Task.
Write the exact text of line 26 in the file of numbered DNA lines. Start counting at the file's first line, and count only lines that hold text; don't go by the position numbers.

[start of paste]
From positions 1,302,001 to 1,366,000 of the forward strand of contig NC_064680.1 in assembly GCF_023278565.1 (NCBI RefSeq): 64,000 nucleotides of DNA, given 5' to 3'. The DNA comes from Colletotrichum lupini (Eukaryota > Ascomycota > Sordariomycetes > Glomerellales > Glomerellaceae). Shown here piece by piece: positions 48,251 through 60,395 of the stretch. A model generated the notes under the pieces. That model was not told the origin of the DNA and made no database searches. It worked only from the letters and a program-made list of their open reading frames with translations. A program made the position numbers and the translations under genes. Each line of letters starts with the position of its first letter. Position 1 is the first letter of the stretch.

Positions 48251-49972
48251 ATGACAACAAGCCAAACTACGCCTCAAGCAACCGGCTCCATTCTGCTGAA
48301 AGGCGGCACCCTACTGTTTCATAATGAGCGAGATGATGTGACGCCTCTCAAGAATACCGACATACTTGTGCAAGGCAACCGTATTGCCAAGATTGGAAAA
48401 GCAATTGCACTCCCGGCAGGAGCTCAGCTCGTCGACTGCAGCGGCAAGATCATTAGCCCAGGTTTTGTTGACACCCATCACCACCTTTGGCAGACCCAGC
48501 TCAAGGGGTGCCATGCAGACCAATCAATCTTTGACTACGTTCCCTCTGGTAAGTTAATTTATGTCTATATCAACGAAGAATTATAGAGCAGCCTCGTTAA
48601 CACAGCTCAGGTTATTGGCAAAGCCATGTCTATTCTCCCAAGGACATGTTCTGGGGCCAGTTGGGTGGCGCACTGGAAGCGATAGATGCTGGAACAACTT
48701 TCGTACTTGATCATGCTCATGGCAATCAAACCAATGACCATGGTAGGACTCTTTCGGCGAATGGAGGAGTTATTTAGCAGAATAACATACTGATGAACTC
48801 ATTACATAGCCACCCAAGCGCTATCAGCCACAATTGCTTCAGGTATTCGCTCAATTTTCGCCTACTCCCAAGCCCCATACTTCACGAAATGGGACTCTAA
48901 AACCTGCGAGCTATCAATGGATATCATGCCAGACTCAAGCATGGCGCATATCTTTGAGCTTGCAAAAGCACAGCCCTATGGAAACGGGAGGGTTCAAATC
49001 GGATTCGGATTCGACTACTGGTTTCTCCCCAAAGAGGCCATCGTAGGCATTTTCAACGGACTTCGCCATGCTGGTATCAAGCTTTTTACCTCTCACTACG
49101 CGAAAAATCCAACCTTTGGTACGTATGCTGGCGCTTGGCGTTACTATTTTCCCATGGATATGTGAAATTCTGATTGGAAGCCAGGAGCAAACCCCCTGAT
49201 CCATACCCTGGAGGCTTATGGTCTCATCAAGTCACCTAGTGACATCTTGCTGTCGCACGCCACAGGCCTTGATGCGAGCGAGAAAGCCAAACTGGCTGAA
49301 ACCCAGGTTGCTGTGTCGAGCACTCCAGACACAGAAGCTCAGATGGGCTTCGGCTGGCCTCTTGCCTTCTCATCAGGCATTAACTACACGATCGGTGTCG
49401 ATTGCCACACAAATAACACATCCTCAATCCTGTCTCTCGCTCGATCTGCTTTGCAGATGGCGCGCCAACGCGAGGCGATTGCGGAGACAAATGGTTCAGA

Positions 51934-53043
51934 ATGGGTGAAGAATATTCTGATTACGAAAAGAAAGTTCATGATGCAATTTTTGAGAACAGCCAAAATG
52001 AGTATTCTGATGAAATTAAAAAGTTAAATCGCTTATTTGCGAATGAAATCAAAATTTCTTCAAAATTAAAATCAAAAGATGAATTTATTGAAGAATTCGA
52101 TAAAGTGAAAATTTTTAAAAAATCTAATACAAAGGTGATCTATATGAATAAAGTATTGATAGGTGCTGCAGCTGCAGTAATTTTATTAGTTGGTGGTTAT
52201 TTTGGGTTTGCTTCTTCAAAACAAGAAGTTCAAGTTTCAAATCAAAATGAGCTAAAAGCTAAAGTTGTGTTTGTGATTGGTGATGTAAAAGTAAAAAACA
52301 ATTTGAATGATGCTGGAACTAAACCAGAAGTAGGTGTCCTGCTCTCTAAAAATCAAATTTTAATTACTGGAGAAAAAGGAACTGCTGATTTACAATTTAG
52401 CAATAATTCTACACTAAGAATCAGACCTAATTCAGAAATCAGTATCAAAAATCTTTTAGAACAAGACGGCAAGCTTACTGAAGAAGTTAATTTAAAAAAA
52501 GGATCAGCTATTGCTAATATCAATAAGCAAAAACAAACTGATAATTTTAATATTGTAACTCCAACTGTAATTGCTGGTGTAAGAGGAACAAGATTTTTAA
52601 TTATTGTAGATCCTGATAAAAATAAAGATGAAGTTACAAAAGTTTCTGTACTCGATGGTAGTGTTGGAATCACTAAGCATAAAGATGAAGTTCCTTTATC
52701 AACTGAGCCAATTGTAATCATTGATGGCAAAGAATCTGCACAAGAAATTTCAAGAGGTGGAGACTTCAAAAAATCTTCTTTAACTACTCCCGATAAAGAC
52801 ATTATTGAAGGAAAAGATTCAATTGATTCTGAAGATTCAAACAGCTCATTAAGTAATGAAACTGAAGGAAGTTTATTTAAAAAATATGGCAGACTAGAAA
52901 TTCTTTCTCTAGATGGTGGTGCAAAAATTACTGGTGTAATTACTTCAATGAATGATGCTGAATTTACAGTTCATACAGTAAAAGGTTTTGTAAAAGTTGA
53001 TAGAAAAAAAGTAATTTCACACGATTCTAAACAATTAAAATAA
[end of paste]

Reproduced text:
52801 ATTATTGAAGGAAAAGATTCAATTGATTCTGAAGATTCAAACAGCTCATTAAGTAATGAAACTGAAGGAAGTTTATTTAAAAAATATGGCAGACTAGAAA